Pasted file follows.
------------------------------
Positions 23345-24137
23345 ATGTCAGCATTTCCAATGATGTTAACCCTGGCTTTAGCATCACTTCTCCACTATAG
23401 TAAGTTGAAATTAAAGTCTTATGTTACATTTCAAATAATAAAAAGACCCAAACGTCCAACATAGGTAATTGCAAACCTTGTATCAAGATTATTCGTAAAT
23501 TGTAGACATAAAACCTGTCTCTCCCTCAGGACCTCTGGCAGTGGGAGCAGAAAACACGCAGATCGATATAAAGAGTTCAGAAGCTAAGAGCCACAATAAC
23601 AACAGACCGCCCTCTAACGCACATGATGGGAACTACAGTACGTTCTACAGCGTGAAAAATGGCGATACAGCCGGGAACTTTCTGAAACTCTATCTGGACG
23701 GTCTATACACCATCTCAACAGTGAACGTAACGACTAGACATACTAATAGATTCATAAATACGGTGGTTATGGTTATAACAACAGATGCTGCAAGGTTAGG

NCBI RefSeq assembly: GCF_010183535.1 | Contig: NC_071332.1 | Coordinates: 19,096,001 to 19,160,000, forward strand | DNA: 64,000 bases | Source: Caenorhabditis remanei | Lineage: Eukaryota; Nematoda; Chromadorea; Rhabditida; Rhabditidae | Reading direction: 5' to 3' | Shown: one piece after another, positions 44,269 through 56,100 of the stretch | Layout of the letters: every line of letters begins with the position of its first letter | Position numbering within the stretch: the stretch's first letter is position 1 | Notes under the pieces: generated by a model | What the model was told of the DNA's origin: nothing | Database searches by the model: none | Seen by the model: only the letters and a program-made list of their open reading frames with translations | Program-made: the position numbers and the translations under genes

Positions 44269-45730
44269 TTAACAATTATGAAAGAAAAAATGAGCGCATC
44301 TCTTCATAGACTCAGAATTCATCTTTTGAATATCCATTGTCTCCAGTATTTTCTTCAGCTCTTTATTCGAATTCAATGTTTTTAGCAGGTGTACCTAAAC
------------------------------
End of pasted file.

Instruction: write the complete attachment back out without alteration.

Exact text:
Positions 23345-24137
23345 ATGTCAGCATTTCCAATGATGTTAACCCTGGCTTTAGCATCACTTCTCCACTATAG
23401 TAAGTTGAAATTAAAGTCTTATGTTACATTTCAAATAATAAAAAGACCCAAACGTCCAACATAGGTAATTGCAAACCTTGTATCAAGATTATTCGTAAAT
23501 TGTAGACATAAAACCTGTCTCTCCCTCAGGACCTCTGGCAGTGGGAGCAGAAAACACGCAGATCGATATAAAGAGTTCAGAAGCTAAGAGCCACAATAAC
23601 AACAGACCGCCCTCTAACGCACATGATGGGAACTACAGTACGTTCTACAGCGTGAAAAATGGCGATACAGCCGGGAACTTTCTGAAACTCTATCTGGACG
23701 GTCTATACACCATCTCAACAGTGAACGTAACGACTAGACATACTAATAGATTCATAAATACGGTGGTTATGGTTATAACAACAGATGCTGCAAGGTTAGG

NCBI RefSeq assembly: GCF_010183535.1 | Contig: NC_071332.1 | Coordinates: 19,096,001 to 19,160,000, forward strand | DNA: 64,000 bases | Source: Caenorhabditis remanei | Lineage: Eukaryota; Nematoda; Chromadorea; Rhabditida; Rhabditidae | Reading direction: 5' to 3' | Shown: one piece after another, positions 44,269 through 56,100 of the stretch | Layout of the letters: every line of letters begins with the position of its first letter | Position numbering within the stretch: the stretch's first letter is position 1 | Notes under the pieces: generated by a model | What the model was told of the DNA's origin: nothing | Database searches by the model: none | Seen by the model: only the letters and a program-made list of their open reading frames with translations | Program-made: the position numbers and the translations under genes

Positions 44269-45730
44269 TTAACAATTATGAAAGAAAAAATGAGCGCATC
44301 TCTTCATAGACTCAGAATTCATCTTTTGAATATCCATTGTCTCCAGTATTTTCTTCAGCTCTTTATTCGAATTCAATGTTTTTAGCAGGTGTACCTAAAC